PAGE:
"Three passions, simple but overwhelmingly strong, have governed my life: the longing for love, the search for knowledge, and unbearable pity for the suffering of mankind. These passions, like great winds, have blown me hither and thither, in a wayward course, over a great ocean of anguish, reaching to the very verge of despair.

I have sought love, first, because it brings ecstasy . . . because it relieves loneliness . . . because in the union of love I have seen, in a mystic miniature, the prefiguring vision of heaven that saints and poets have imagined. . . .

With equal passion I have sought knowledge. I have wished to understand the hearts of men . . . to know why the stars shine . . . to apprehend the Pythagorean power by which number holds sway above the flux. A little of this, but not much, I have achieved.

Love and knowledge, so far as they were possible, led upward toward the heavens. But always pity brought me back to earth . . . the whole world of loneliness, poverty, and pain make a mockery of what human life should be. I long to alleviate this evil, but I cannot, and I too suffer.

This has been my life. I have found it worth living, and would gladly live it again if the chance were offered me."

Okay, here are mine:

"For we know in part, and we prophesy in part. But when that which is perfect is come, then that which is in part shall be done away. When I was a child, I spake as a child, I understood as a child, I thought as a child: but when I became a woman, I put away childish things. For now we see through a glass, darkly; but then face to face: now I know in part; but then shall I know even as also I am known. And now abideth faith, hope, charity, these three; but the greatest of these is charity."
--1 Corinthians 13: 9 - 13 (King James Version)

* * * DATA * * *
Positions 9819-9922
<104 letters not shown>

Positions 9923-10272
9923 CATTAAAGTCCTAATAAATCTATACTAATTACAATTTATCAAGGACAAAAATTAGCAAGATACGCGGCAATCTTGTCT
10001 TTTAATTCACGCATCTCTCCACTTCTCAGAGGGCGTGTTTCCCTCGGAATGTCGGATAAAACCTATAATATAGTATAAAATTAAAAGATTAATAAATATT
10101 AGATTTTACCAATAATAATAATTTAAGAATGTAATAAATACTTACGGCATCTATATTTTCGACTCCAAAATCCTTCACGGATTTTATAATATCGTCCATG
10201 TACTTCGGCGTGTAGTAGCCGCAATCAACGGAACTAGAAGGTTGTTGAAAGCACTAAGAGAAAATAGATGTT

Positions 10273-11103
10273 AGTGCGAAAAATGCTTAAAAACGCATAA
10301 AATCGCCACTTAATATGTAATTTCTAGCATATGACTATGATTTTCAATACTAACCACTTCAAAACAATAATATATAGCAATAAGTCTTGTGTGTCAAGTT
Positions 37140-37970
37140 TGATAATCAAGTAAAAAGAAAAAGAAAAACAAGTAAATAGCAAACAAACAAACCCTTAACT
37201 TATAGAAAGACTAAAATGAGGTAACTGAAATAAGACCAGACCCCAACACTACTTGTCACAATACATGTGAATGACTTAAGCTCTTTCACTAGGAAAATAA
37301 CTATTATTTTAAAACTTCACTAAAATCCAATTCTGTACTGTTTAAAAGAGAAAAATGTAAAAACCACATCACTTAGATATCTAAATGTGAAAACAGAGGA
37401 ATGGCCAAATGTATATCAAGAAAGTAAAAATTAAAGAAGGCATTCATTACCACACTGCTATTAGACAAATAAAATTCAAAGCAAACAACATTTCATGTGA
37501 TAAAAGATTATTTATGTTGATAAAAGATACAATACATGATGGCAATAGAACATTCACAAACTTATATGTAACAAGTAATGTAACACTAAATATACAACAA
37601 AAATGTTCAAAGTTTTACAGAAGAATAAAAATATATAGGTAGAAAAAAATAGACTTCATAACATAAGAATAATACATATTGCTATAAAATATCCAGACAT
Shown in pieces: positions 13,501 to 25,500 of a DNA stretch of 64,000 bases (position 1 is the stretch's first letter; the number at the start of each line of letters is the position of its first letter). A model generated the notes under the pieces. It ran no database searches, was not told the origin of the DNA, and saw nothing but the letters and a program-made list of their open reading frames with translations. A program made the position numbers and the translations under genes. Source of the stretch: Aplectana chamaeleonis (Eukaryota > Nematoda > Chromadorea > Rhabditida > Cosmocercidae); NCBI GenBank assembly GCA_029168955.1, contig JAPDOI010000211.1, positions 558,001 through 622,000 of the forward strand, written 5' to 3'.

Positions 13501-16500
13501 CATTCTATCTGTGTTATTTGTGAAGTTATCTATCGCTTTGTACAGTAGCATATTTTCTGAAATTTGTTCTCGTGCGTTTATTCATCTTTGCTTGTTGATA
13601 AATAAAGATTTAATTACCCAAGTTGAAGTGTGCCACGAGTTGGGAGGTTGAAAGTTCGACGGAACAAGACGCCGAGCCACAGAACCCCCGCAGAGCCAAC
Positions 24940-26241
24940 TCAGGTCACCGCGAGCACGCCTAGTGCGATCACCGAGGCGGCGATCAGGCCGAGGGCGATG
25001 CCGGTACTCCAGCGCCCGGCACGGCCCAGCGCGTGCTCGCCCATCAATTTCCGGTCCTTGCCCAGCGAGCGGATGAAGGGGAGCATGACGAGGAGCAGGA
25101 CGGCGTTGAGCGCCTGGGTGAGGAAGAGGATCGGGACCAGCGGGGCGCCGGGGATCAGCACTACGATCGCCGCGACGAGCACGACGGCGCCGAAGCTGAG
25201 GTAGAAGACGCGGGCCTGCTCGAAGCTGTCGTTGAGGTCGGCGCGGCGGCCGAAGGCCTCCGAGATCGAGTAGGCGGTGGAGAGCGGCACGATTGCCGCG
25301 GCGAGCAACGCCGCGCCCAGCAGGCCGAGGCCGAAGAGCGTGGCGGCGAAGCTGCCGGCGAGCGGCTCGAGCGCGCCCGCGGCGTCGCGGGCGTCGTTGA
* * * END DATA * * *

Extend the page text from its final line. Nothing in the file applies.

First is the hopeless one--trying to create order out of chaos. I will never give up this losing battle! It has governed my child rearing, my housekeeping, my quest for information, my struggle against urban decay in West Philadelphia and neighborhood blight in West Lafayette, my hope for the afterlife that one day we really shall "know as we are known," that the whole confusing scheme of life will fall into place. One day my partial (i.e.,"imperfect") knowledge of this chaotic puzzling universe shall be made whole (i.e., "perfected") and that will be the reward of a passionate existence.

Second--sometimes known as the I'm talking and I can't shut up syndrome!-- is participating in "The Great Conversation," contributing to the "Dialogue of Ideas." This passion governs my friendships, my correspondence, my teaching, my understanding of history, my love of literature and movies -- and talking about them after I read / see them. This blog. It informs my quest for truth and beauty, my pursuit of knowledge. "Faith, Hope, and Love" have long been the popular favorites, but it is the "Knowledge" part that has always appealed to me.

My third and favorite passion is Christmas, the most comprehensive celebration of all celebrations! Every year, we hear the complaints about the relentless commercialization, the laments that Christmas is no longer a religious holiday but has become a religion in and of itself. Well, if you ask me, that's The Good News; that's something I can believe in!

As is so often the case, the third passion really draws on the best of the other two. I love reading about all of the old traditions--even the ones that we don't specifically incorporate into our own 21st Century observances. Surely some of the best contributions to the Great Conversation were made on behalf of Christmas; and surely the light shining out of darkness symbolizes our best hope for order out of chaos. If there is ever a time when we are inclined to treat each other well, to acknowledge each other's humanity, surely it is Christmas. The embodiment of spirituality, the first principle on which all other passions are based -- that's Christmas!

"For last year's words belong to last year's language
And next year's words await another voice . . .
What we call the beginning is often the end
And to make an end is to make a beginning.
The end is where we start from . . .
We shall not cease from exploration
And the end of all our exploring
Will be to arrive where we started
And know the place for the first time."
~T.S. Eliot
from "Little Gidding"(II, V)